OMRT-6 - Veronica Rendo.mp4

OMRT-6 Optimizing MDM2 inhibition for the treatment of high-grade glioma

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Veronica Rendo1, Leslie Lupien1, Nicholas Khuu1, Kristine Pelton1, Sophie Lu1, Prasidda Khadka1, Jaldeep Langhnoja2, Timothy Phoenix2, Keith Ligon1, Pratiti Bandopadhayay1, Rameen Beroukhim1

1Dana-Farber Cancer Institute, Boston, USA. 2UC College of Pharmacy, Cincinnati, USA

Over 80% of high-grade gliomas have alterations in members of the p53 pathway, a central regulator of cell cycle progression and apoptosis that becomes activated in response to cellular stress and DNA damage. For tumors that retain wild-type p53, pathway deregulation frequently occurs through the amplification of negative regulators of p53, including the E3 ubiquitin ligase MDM2. The p53/MDM2 interaction axis has served as basis for the development of several classes of MDM2 inhibitors, with AMG232 being the most potent molecule currently undergoing clinical evaluation. As the effects of MDM2 inhibition (MDM2i) remain poorly understood in high-grade glioma, we performed genomic and transcriptomic analyses in patient-derived models to better characterize sensitive tumors and identify putative biomarkers of drug response. Treatment with AMG232 impaired the growth of cell lines with wild-type p53 status, particularly in tumors with additional amplification of MDM4 or PPM1D activating mutations. Treatment with AMG232 upregulated both cell cycle arrest and apoptotic cellular responses, as measured by annexin V/PI staining and immunoblotting. Interestingly, the dynamics of these two downstream p53 signaling axis were dependent on treatment duration across models. In addition to p53 pathway activation and apoptotic induction, RNA-sequencing revealed MDM2i to be associated with the activation of oncogenic MAPK and KRAS signaling as well as epithelial to mesenchymal transition markers. In most solid tumors, resistance to MDM2i is mainly mediated by acquisition of p53 inactivating mutations. We hypothesized that resistance mechanisms in glioma may be partially driven by transcriptional changes, as these tumors consist of subpopulations with diverse cell differentiation states. By chronic AMG232 treatment, we have developed in vitro and in vivo models of acquired MDM2i resistance that are not mediated by p53 inactivation. Ongoing work is focused on characterizing the transcriptional profile of these cells to identify transcriptional changes leading to decreased drug response.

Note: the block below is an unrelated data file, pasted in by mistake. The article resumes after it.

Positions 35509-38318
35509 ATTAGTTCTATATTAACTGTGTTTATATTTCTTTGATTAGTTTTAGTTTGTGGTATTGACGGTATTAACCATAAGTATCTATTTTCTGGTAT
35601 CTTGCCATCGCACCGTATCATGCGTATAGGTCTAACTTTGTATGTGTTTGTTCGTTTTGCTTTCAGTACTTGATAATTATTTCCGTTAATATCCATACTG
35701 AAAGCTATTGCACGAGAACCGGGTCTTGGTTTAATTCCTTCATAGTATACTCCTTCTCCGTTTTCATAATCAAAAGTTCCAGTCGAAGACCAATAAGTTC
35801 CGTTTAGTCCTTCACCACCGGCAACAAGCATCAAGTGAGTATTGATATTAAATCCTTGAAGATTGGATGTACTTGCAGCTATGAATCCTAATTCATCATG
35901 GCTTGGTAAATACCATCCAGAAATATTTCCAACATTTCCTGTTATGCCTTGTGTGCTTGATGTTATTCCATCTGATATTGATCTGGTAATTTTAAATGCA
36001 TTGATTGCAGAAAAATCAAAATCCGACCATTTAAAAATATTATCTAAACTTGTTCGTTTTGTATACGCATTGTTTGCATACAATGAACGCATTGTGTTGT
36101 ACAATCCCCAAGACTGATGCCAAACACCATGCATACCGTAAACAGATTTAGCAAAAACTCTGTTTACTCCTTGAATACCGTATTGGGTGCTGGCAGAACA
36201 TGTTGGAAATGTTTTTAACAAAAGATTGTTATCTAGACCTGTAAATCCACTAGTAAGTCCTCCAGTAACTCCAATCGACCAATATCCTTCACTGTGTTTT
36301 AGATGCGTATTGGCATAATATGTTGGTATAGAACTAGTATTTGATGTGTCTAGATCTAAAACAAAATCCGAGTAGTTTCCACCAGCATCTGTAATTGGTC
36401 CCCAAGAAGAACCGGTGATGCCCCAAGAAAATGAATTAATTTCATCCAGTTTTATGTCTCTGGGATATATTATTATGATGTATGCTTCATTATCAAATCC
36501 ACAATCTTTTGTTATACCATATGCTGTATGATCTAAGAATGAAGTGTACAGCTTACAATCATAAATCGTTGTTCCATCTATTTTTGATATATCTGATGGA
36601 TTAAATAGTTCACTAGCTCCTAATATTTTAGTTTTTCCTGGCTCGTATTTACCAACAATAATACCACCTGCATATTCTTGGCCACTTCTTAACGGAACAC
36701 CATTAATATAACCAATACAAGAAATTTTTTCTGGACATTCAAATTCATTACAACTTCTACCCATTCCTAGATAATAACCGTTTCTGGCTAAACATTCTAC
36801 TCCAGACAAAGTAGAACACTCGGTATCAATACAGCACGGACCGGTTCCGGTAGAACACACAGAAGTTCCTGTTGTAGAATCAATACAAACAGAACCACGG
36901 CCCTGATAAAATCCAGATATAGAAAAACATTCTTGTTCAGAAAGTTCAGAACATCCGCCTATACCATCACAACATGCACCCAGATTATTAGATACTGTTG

Duration: 04:21

Posted: Friday, July 2, 2021

Video tags: 2021 Basic Science Conference Pre-Records